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peace self

Is Peace Possible?

By Gary Pollard

Wednesday’s Column: Third’s Words

Peace conjures a number of different images in our minds; from hippies to nature’s beauty to inner calm to lack of anxiety. Nearly every group of people in the world craves peace as no rational human being wants to live in constant upheaval. We all want to have peace, but our world somehow is still getting worse and worse. Why is this? The prince of this world is not a being who desires peace (II Corinthians 4.4; Ephesians 2.2; John 12.31). His very existence is dedicated to bringing down anyone who believes in God (I Peter 5:8) and he has no care or concern for the fate or well-being of anyone on this earth. Total, lasting world peace will never be possible as long as time continues (see Romans 8.18-25: sin caused the earth to be subjected to futility).

Total, lasting world peace may not be possible in this life, but this does not mean the world cannot experience any peace at all. How can we experience peace in our lives?
Firstly, it has to come from us. The world will never act in a way that brings peace. Anytime the world wishes to better its conditions, it incites civil unrest in the form of riots, protests, and other not-very-peaceful behaviors. Christians, however, are called to be different. I Timothy 2.1ff tells us that praying to God on behalf of all men, for kings, and all who are in authority, will allow us to lead quiet and tranquil lives in all godliness and dignity. We can have peace by being obedient to government authorities – even if we do not agree with them politically – because God put them in place (Romans 13). If we want peace, we have to show that peace by how we live. Since man is naturally attracted to peace, our quiet, godly lives will draw others to Christ.
Secondly, even if our world is in chaos we can have inner peace. Philippians was written to break up a nasty fight between Euodia and Syntyche. To have the “peace beyond what we can understand,” they had to rejoice in the Lord, be reasonable, not be anxious, and reach out to God for their every need. The same applies to us today! Do we get our joy from God or from worldly pursuits? Are we worried about meeting personal needs or do we rely on God (see Phil. 4.19; Matt. 6.25)? Do we try to fix our own problems, relying on our own strength, or do we place them in God’s hands and work with His guidance and providence? The Christian life is not easy, nor is it always peaceful, but the inner peace that a faithful Christian experiences, knowing that his/her name is in the book of life and that nothing in this short life can disrupt God’s love for them makes every struggle in this life worth the pain.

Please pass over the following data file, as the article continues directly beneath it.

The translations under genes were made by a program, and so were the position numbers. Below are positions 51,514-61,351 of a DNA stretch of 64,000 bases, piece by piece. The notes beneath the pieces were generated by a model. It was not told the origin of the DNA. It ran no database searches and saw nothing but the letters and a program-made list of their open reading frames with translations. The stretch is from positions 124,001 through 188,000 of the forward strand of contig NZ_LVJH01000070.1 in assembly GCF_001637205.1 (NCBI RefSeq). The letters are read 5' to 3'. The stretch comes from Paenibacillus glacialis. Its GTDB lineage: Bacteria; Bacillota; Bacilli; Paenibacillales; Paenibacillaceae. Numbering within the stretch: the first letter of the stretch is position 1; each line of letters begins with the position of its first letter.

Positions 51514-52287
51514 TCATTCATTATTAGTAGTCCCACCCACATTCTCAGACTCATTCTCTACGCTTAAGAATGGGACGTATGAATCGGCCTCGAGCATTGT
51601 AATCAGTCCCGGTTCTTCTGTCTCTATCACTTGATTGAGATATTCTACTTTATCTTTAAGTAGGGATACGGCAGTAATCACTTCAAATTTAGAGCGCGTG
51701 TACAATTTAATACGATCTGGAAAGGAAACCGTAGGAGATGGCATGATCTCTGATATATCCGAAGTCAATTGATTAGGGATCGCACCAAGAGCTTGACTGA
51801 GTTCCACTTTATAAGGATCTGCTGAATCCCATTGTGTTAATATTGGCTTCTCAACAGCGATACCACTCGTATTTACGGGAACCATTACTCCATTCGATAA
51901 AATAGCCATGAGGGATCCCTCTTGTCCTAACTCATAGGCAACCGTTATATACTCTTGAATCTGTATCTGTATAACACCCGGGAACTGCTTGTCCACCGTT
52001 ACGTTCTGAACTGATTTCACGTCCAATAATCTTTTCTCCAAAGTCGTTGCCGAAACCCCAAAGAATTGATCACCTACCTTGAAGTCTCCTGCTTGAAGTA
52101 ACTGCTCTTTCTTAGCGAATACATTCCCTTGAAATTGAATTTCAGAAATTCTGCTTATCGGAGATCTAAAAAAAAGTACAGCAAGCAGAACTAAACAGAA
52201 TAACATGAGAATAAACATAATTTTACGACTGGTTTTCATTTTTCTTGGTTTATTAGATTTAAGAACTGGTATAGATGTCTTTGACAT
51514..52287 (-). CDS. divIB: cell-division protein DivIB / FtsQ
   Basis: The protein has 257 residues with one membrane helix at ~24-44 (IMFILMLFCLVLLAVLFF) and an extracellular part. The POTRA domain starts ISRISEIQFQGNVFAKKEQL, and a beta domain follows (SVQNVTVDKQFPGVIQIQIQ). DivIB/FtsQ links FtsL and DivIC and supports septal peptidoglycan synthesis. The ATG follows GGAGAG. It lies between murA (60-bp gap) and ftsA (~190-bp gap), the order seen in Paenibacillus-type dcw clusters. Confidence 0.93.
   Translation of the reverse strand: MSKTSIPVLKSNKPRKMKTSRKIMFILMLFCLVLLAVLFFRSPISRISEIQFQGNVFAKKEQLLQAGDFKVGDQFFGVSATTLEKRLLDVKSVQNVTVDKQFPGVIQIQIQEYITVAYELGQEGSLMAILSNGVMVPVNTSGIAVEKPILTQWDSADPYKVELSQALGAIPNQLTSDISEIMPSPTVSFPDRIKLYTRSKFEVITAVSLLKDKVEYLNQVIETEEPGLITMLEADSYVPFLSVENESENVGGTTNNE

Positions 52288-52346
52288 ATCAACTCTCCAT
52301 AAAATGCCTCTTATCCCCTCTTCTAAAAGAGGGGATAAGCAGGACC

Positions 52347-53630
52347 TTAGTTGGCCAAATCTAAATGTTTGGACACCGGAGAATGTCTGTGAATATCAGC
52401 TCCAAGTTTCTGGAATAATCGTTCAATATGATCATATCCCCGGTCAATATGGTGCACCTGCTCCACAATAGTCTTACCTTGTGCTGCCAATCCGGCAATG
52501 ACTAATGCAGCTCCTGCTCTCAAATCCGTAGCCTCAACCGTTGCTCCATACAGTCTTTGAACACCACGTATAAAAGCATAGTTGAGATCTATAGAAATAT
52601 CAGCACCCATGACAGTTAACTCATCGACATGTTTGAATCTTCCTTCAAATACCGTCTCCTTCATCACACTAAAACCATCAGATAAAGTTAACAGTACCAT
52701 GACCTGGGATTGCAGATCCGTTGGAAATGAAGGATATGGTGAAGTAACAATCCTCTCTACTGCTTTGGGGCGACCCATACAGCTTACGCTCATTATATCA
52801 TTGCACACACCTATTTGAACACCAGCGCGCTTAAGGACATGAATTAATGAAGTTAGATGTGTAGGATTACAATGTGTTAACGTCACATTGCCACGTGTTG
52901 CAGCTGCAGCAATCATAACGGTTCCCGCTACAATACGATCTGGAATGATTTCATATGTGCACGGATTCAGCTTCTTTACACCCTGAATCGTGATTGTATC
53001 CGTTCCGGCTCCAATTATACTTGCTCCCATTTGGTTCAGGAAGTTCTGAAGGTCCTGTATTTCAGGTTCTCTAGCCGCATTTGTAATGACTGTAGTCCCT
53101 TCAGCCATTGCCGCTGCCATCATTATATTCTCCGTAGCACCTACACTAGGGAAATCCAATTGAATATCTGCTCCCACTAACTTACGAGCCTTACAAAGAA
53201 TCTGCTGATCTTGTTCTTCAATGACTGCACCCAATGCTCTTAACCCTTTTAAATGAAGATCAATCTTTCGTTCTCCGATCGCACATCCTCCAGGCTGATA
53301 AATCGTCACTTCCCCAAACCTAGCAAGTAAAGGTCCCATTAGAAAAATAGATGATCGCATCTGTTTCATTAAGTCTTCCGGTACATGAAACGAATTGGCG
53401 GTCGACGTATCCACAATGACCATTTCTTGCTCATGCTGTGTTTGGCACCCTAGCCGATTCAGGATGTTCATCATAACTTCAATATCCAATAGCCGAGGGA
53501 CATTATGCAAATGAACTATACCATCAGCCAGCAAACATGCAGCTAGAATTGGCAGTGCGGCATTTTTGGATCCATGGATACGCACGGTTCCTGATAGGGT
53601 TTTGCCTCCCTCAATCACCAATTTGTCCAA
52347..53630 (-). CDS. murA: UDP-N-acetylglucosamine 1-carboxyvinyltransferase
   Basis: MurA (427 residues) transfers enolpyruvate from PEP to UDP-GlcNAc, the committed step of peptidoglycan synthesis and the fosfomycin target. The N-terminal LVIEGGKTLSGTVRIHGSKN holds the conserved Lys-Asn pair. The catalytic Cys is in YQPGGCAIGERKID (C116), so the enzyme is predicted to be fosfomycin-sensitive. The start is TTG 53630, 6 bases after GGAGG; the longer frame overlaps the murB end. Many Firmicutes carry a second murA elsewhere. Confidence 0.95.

If we want peace we have to be that peace. We have to live peaceful lives. We have to submit to governing authorities (as long as it is within the parameters of godliness). We have to be unified as a church. We have to look to God for all of our needs. We have to trust that He will take care of us, even if that isn’t in this life. If we can do these things, we will have peace.
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faithfulness persecution perseverance suffering

Disturbed

Neal Pollard

The ISIS beheadings so frequently in the news and readily available on the internet are terrifying to behold and consider.  If terrorism is, as the Mac Dictionary defines it, “the use of violence and intimidation in the pursuit of political aims,” such would be terrorist activity.  The latest spectacle, involving 21 “Coptic Christians” (Egyptian Orthodox religion), seems to show the Islamic State organization is eager to isolate and persecute those seeking to follow Christ.

Do you ever wonder if there will come a day where New Testament Christians in this country may face the threat of death for standing up for Christ?  It has certainly happened to God’s people in the past, especially when the church was first established.  We read about the persecution that started with Stephen then extended to the saints at Jerusalem in the book of Acts.  We read of individuals like Paul, who suffered for Christ on many occasions (2 Cor. 11).  Then, there are the statements made to encourage Christians who might be rattled or scared at the prospect of such treatment.  Twice, writing the Thessalonians, Paul was concerned they would be disturbed by trouble (1 Th. 3:3; 2 Th. 2:2).  He wrote about how persecution was, at times, inevitable (Ph. 1:29; 1 Th. 3:4; 2 Tim. 2:3; 1 Pt. 3:14).  Of course, Christ showed us His way includes suffering (1 Pt. 2:21ff).

The Bible also gives us great encouragement in the face of the disturbing prospect of suffering for our faith.  Consider a few highlights:

  • We can rejoice if counted worthy of suffering for Christ (Acts 5:41).
  • Those who suffer with Him will be glorified with Him (Rom. 8:17).
  • Suffering can give one a clearer perspective and priority (Phil. 3:8).
  • Suffering is a plain indication of God’s righteous judgment so that we’ll be counted worthy of His Kingdom (2 Th. 1:5).
  • It finds favor with God if we are faithful through our sufferings (1 Pt. 2:19).
  • It is better to suffer for doing right than doing wrong (1 Pt. 4:17).
  • We can entrust our souls to a faithful Creator in doing what is right (1 Pt. 4:19).
  • The God of all grace will comfort those who suffer (1 Pt. 5:10).

I don’t think any of us relish or welcome the thought of suffering under any circumstances.  Yet, God has communicated these truths to us to help us decide in these potential trials.  Perhaps it will help us be less disturbed and more determined to be faithful even to the point of death (Rev. 2:10).